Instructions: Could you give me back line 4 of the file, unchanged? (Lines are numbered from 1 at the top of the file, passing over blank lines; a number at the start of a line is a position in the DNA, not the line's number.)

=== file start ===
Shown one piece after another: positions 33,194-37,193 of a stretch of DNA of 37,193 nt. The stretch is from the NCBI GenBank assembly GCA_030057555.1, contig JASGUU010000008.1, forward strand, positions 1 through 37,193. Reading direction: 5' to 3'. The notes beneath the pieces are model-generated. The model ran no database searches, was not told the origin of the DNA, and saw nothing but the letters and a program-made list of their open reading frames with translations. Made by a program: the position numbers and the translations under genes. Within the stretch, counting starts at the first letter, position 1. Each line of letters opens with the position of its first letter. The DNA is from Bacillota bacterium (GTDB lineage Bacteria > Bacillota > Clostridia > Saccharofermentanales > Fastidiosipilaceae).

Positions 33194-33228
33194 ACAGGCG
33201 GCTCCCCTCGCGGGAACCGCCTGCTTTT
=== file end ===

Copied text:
33201 GCTCCCCTCGCGGGAACCGCCTGCTTTT